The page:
Manasaram Architects is headed by Neelam Manjunath, who apart from being a proficient architect and planner is a self proclaimed activist and theoretician.
After having worked with several well known architects from the world over, she started her own private practice in January 1991 in New Delhi. Now based in Bangalore since 1994, Neelam Manjunath provides simple and direct architectural solutions based on the function of the building, its economics, its aesthetical value and the climate in which its stands.
“I try to be sympathetic to the immediate environment in terms of climate, statement of the building forms, local and green building materials etc. I believe that a building is a living entity with a spirit and it should be perceived so by its occupants too; for ever changing with the seasons, from spring to summer, to rainy season and so on,” she avers.
The firm also believes that an architect is a catalyst who provides social and cultural stage sets for all human activities. Since the magnitude of responsibility on an architect’s shoulders is of staggering proportions a mix of responsible creativity and creative responsibility should determine the architectural character of any building.
We at Home Review got a chance to present principle architect Neelam Manjunath a few questions. This is her take on architecture in India, sustainability trends and the hallmarks of her approach.
What was the genesis of Manasaram Architects?
Manasara is the name of the rishi who wrote one of the earliest books on Vastusastra, which is in eight volumes and named ‘Manasara’. It is a great piece of work on Architecture. I happened to read some of the volumes in Sanskrit and some in translations by other authors during my college days. I found them really fascinating and comprehensive, containing many aspects of architecture which I thought were lacking in the architectural education that I was receiving. It was then that I decided that the name of my office would be “Manasaram” and I would incorporate all these aspects of architecture in my professional practice.
How much of your work is based on sustainable architecture?
For me sustainability is ingrained in the definition of architecture itself and it has been so, right from my student days. It was climate conscious or solar passive architecture at that time in the 1980’s and then it was called sustainable architecture, then green architecture and now it’s bioclimatic. But all these terms basically define what the true intent of the profession of architecture really should be. So, all my works could be counted in that category.
What are some of the hallmarks of your approach to architecture?
The role of climate in the design of a building has always fascinated me since my student days. I have always felt that the sun in the interiors of your home in winters, cool breezes in summers and the sound of rain are priceless attributes one should always have in a building. A building should sit lightly on the ground (resources), work like a well oiled machine (infrastructure) and soothe you like a temple (ambience).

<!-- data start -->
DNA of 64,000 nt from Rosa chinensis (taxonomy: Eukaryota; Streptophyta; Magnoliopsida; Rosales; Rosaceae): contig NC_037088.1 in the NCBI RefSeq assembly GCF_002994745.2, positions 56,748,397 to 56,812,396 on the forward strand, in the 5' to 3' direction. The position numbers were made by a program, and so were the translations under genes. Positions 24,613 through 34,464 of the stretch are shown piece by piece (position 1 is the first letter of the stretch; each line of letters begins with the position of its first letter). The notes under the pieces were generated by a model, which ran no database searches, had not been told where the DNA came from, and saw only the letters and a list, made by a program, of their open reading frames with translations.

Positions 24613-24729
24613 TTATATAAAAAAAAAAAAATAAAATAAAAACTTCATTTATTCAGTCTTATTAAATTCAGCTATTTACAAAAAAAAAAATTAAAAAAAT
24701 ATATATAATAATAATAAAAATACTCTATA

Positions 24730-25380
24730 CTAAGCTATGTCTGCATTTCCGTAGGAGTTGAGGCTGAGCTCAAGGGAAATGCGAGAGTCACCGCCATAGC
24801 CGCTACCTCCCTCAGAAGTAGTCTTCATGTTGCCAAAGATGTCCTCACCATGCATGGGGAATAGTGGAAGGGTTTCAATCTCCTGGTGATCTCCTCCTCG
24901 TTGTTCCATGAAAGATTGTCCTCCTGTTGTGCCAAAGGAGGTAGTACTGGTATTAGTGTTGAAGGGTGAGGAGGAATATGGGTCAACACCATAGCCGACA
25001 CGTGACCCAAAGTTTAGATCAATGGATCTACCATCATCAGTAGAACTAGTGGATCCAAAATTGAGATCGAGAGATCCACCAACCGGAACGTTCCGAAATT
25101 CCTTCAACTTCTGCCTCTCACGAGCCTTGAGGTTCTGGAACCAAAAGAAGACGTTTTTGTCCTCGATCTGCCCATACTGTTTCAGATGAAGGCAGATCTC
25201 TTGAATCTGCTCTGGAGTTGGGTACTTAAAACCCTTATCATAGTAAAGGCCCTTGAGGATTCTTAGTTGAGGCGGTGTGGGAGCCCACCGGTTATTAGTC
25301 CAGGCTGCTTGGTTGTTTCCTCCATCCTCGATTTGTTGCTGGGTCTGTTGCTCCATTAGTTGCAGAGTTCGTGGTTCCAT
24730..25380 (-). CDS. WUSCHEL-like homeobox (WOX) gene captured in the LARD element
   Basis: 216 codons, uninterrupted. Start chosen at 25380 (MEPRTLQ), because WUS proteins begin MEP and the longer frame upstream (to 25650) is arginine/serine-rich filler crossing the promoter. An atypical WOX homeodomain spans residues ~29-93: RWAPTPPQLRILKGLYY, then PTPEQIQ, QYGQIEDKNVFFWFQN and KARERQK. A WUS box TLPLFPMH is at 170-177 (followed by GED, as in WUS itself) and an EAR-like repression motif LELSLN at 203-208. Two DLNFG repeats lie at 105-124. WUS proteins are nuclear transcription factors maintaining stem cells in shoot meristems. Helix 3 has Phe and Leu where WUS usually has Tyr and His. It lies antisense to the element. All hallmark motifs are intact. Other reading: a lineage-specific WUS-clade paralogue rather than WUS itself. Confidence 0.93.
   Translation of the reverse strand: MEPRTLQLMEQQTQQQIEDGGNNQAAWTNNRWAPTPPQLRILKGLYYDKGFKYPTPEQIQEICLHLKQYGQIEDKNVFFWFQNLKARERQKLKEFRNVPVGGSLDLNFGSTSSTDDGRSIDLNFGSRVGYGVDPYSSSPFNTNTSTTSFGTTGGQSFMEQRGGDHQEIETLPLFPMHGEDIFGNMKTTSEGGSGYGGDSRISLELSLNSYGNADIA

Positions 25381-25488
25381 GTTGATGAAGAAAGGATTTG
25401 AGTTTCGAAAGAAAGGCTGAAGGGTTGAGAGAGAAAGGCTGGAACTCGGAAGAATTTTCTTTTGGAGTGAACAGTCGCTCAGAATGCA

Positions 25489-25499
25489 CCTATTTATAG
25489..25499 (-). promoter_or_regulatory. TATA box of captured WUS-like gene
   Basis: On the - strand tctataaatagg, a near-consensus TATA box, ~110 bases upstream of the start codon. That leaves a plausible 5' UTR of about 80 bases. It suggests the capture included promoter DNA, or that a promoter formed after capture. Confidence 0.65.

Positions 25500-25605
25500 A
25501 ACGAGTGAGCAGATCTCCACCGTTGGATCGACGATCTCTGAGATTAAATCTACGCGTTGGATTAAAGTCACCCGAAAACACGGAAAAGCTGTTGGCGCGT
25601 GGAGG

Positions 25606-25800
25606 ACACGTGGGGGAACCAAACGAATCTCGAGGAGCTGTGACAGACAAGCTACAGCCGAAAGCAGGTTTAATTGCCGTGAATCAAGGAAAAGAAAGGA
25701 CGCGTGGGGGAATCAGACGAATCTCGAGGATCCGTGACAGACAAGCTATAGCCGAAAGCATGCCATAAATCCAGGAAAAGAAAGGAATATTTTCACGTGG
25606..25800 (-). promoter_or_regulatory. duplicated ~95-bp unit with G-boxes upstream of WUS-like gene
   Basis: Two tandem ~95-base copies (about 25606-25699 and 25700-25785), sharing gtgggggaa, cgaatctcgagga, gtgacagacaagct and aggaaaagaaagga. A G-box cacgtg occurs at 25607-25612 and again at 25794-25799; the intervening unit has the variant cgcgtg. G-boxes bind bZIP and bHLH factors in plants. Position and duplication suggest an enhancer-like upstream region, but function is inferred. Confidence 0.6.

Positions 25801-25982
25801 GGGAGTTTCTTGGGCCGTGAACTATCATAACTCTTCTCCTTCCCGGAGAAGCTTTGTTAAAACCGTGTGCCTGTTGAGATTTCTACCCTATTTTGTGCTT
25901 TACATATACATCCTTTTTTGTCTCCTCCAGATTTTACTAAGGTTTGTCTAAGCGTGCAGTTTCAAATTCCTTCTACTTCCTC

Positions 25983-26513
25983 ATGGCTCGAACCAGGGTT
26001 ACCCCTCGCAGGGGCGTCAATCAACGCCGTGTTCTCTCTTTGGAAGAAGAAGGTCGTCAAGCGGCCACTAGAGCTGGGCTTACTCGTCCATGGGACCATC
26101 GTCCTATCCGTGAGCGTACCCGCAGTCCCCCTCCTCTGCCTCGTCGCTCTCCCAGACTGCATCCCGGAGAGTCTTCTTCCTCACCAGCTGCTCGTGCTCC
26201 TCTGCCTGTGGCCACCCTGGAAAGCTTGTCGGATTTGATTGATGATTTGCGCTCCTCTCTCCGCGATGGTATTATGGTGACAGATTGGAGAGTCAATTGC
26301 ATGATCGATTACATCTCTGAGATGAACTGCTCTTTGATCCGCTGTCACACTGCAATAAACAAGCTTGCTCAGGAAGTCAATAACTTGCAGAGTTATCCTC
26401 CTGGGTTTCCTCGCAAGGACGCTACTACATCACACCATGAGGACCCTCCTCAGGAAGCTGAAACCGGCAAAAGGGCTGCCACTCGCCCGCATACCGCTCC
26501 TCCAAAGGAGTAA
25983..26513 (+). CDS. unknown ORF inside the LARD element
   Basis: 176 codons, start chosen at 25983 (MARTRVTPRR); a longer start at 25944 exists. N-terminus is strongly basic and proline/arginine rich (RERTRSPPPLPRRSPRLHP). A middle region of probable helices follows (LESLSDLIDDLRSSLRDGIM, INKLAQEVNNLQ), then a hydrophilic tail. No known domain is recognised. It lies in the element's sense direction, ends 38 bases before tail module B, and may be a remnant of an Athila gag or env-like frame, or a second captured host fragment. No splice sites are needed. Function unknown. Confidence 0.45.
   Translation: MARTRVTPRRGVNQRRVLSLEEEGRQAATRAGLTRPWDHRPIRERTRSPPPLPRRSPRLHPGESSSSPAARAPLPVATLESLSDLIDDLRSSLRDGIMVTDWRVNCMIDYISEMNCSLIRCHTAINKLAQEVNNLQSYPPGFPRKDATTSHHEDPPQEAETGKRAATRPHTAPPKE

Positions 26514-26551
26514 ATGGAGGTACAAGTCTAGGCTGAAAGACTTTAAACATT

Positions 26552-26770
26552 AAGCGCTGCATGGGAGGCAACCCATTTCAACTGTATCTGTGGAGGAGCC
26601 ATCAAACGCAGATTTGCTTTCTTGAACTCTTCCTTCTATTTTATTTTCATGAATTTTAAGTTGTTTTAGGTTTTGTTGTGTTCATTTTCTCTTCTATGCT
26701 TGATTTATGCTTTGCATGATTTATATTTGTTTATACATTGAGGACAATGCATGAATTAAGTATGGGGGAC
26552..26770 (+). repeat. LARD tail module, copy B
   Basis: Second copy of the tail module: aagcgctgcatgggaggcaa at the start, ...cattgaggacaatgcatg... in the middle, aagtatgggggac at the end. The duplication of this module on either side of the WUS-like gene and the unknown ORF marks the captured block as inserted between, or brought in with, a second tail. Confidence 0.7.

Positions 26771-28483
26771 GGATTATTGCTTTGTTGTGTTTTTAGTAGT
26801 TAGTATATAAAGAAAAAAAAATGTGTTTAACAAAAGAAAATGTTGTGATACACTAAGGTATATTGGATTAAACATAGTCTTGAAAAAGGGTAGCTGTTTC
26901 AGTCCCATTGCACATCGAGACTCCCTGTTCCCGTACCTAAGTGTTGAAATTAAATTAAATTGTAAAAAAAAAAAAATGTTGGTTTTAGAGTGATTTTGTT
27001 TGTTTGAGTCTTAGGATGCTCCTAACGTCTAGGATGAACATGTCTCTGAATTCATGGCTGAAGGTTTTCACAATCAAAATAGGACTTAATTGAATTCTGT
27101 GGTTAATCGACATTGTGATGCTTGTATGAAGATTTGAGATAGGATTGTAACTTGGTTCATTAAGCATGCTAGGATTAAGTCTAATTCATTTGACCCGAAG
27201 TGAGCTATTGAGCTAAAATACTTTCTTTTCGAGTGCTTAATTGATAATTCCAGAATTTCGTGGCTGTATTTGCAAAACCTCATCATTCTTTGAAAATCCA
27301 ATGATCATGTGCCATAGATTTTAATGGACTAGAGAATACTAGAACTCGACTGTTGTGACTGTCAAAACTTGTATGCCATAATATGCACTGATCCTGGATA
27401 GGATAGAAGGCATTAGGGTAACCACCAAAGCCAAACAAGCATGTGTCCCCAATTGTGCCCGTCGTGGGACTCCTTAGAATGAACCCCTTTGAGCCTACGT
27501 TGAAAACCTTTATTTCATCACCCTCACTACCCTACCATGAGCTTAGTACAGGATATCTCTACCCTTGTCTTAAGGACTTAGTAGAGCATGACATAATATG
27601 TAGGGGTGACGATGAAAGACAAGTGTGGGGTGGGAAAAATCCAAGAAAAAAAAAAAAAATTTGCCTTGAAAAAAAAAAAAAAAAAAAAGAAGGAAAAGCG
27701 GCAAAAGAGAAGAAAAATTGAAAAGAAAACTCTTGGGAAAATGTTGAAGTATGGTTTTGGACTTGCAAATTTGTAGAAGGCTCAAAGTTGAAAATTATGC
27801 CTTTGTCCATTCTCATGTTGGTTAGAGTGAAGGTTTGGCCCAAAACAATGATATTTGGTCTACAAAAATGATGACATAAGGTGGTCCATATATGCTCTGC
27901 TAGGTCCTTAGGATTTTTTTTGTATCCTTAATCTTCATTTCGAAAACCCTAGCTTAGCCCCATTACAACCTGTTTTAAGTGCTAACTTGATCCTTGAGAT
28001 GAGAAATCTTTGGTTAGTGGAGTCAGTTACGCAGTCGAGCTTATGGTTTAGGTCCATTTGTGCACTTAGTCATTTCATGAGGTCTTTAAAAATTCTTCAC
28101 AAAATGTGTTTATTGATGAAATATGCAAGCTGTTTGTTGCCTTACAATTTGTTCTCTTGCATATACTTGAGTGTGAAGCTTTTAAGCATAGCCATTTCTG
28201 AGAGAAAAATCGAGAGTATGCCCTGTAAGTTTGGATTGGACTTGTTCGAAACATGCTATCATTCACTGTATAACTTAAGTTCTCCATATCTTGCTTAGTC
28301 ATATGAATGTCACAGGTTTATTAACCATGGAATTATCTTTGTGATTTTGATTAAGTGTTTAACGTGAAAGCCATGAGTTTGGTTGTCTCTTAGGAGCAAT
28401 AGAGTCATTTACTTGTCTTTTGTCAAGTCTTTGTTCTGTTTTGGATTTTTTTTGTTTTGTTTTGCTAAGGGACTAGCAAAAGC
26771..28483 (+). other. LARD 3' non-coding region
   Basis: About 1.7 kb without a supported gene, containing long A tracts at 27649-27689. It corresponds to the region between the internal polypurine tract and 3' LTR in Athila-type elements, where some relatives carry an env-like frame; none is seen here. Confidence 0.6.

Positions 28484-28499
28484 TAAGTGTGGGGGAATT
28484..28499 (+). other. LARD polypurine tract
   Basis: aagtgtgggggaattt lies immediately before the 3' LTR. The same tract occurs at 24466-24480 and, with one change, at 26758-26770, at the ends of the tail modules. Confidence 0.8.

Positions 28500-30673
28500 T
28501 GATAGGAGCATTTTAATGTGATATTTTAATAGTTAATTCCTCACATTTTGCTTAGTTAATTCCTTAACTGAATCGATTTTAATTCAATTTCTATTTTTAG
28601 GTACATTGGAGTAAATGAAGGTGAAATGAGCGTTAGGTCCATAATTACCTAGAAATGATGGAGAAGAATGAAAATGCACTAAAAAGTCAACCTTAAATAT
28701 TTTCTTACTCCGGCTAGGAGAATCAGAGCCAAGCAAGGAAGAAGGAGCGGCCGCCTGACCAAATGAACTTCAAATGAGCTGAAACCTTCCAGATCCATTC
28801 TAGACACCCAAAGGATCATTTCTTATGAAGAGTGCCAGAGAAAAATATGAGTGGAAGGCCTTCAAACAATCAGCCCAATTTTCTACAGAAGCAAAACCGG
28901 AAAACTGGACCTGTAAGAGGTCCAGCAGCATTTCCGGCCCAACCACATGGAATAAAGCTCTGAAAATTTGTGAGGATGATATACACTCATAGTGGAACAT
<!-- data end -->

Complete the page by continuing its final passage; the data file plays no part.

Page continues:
What is a sustainability trend that you wish would go away?
One sustainability trend that I wish would go away is the use of lawns on terraces to call it a picture perfect ‘green building’. Drawings of buildings with every roof painted green is becoming very trendy these days. The water hungry lawns are the most unsustainable way of greening this earth.
Where do you think architecture in India is headed?
The architecture fraternity by and large is still infatuated by the western trends in architecture, which is very unfortunate. But there are a bunch of architects, who are driving the sustainability movement through their sheer tenacity of purpose. And there is lot of interest in colleges and universities to take this movement forward.
What are some of the opportunities and challenges your office faces today?
The biggest challenge is the problem of not enough projects and small size projects that are there in the market for the type of architecture that I do. Hence I have a tough time maintaining the economic sustainability of my practice.
Clients try to give the main part of a project to trendy and gullible architects and ask me to make the security shed etc. in mud and bamboo!
On the opportunity side, I have carved a niche for my practice through a handful of international awards and presentations. I am one of the probably 30 odd architects and designers who work with bamboo globally and less than 5 architects nationally.
I am running structured courses on Bamboo and provide information on the care of execution of buildings made with bamboo and promote its usage. I am also trying to get it introduced into the curriculum of architecture and civil engineering colleges as a major construction material.
Complied By Mala Bajaj